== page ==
By: Derek Jung
First and foremost, let’s get something out of the way: John Popper can play the harmonica very well.
Now that that’s out of the way, let’s talk about the band. Blues Traveler’s heyday was in the early-to-mid
90’s. Their seminal album four was released in 1994 and nothing since has reached the kind of acclaim
that the first few albums received. Given that fact, I would consider them a borderline nostalgia act.
There’s nothing wrong with being a nostalgia act, in fact, many similar bands still draw huge crowds.
Being a nostalgia act comes with a certain self-awareness of where you currently stand in your musical
career; you know that your best days are probably behind you, and even if you still want to make new
music, you realize that most people will want to hear your older material. Blues Traveler hasn’t reached
that point yet. The band released a new album this year titled Blow Up The Moon. I’m sure the album is
fine, but I can also guarantee that the vast majority of the audience came specifically to hear the hits
from four. It wasn’t until nearly the end of their set that they finally brought out “Run-Around”, and you
could tell from the crowd that it was too little, too late to save the set.
Popper’s lost a lot of weight since the 90’s, a product of a series of health issues in the last 15 years, but
his voice still sounds great and he can still wail on the harmonica. He had a set-up of 5 red solo cups on a
little table to prevent his mouth from getting dry, and the stagehand would replace them as he drank.
By the end of the show, I think he drank enough solo cups to field a regulation beer pong table.
Every song featured the harmonica in some shape or form, and he is definitely the virtuoso that I
imagined from listening to the albums growing up. The problem with having so many harmonica solos is
that they all start sounding the same after a while. I appreciated the skill and difficulty of his playing, but
it quickly became an overused gimmick. In fact, most of their jamming got old, and I’m normally all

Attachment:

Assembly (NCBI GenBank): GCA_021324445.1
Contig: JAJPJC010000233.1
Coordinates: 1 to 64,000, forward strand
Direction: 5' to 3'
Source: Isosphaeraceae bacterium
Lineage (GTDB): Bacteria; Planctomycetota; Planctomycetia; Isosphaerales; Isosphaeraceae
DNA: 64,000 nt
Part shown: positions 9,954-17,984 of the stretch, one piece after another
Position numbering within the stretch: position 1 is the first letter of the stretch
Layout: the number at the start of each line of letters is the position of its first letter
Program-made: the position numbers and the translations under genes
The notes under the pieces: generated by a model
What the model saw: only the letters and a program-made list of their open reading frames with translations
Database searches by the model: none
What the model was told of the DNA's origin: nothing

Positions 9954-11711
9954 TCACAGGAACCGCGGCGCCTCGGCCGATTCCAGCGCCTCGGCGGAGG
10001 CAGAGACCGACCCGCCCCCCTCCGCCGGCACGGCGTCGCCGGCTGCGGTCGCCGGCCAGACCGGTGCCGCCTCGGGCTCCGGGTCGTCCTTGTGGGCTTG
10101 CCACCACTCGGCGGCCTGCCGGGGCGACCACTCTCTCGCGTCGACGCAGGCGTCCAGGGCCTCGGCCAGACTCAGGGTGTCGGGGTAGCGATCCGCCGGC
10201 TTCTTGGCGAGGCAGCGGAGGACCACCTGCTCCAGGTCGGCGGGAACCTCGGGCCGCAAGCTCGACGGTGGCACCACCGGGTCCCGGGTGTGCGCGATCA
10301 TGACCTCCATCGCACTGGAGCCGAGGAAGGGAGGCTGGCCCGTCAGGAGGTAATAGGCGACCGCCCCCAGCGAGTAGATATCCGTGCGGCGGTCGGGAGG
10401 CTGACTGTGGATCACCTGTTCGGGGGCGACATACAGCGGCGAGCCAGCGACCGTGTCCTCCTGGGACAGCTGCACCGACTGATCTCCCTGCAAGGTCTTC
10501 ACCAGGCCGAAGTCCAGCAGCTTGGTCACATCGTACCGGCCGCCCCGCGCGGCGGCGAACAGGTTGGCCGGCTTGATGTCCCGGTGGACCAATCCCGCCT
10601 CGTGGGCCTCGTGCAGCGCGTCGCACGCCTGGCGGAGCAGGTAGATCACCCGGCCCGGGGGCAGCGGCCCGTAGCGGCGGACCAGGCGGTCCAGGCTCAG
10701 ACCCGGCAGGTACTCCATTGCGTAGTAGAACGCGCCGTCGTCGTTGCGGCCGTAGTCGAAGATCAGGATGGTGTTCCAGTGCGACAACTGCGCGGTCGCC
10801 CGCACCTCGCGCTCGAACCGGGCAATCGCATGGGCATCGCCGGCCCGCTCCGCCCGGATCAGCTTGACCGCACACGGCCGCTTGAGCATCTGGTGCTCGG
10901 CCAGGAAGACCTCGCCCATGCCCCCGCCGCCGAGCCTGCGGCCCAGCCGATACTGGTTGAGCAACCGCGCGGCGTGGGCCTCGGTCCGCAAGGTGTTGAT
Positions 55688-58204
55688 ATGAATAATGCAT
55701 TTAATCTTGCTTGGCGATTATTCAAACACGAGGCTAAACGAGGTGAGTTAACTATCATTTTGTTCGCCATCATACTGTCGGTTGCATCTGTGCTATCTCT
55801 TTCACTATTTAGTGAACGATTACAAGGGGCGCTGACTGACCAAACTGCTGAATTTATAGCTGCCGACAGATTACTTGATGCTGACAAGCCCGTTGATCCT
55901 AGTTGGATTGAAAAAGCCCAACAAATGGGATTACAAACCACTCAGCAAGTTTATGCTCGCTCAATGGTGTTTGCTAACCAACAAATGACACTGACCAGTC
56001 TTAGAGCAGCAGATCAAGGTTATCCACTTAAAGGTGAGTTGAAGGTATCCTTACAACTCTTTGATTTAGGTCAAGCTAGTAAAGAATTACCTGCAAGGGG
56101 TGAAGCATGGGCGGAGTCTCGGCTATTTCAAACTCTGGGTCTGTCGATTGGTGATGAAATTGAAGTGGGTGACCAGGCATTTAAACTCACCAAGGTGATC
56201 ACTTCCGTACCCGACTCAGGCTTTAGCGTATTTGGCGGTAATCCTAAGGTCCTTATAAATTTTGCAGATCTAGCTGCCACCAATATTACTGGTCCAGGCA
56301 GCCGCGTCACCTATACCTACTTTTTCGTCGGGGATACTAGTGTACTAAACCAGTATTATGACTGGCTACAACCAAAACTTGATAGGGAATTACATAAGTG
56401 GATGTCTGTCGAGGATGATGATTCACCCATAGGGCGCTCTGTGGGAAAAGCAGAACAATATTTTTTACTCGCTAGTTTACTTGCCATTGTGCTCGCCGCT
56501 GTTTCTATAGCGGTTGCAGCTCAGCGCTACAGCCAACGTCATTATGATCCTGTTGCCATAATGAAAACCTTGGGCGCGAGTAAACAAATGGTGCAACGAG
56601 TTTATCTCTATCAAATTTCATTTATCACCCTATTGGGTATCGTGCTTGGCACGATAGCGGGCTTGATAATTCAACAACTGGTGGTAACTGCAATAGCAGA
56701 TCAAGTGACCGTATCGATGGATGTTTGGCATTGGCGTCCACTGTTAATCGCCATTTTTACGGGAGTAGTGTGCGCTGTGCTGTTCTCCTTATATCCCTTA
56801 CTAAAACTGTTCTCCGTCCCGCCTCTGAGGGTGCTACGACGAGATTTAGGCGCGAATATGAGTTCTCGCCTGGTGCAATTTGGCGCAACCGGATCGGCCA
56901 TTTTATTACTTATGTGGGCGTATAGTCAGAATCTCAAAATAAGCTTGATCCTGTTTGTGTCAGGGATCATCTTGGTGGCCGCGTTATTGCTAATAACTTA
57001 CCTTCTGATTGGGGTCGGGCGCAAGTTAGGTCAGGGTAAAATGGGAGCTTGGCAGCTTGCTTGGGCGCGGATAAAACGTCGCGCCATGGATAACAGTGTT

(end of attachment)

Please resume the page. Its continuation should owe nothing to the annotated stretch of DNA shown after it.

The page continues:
about jam sessions mid-concert. There were harmonica solos, guitar solos, bass solos, and more guitar
solos; this jamming was not only excessive but it often sounded jumbled and disorganized, like it was
one person’s turn to show off for a little while without much interaction with the other bandmates. I
love good jams where the individual members react to the ebb and flow of each other’s playing, but this
was not it.
To avoid being a total buzzkill for two live reviews in a row, there were some memorable moments
during the show. They played a fun cover of The Charlie Daniels Band classic “The Devil Went Down To
Georgia” where Chan Kinchla, the guitarist, dueled Popper on harmonica. They also did a reggae
restyling of Radiohead’s “Creep” which was pretty cool and definitely took me by surprise. Because they
were sandwiched between songs that I didn’t recognize, they were a breath of fresh air to the set. Later
on, they brought out New Hollow to play the song they helped collaborate on from Blow Up The Moon
called “Jackie’s Baby”, but not before wishing Evan West from New Hollow happy 21st birthday. Yes, you
read that right. Blues Traveler collaborated with a bunch of early twenty-somethings. Stoner uncle
Throw in a keytar jam (I’m serious), and you have the basic gist of what the show was like. I’m not going
to lie, my wife and I left a little early when it became apparent that they were going to continue avoiding
four and keep on with the never-ending, insufferable jamming. It wasn’t worth it to hear “Hook” or “The
Mountains Win Again”.
I’d be remiss if I didn’t mention the opening band, Cincinnati’s own Motherfolk. They may sing “whoa”
and “oh” too much, but I really like their sound, and I’m disappointed because I think I was in the
minority last night.
By: Derek Jung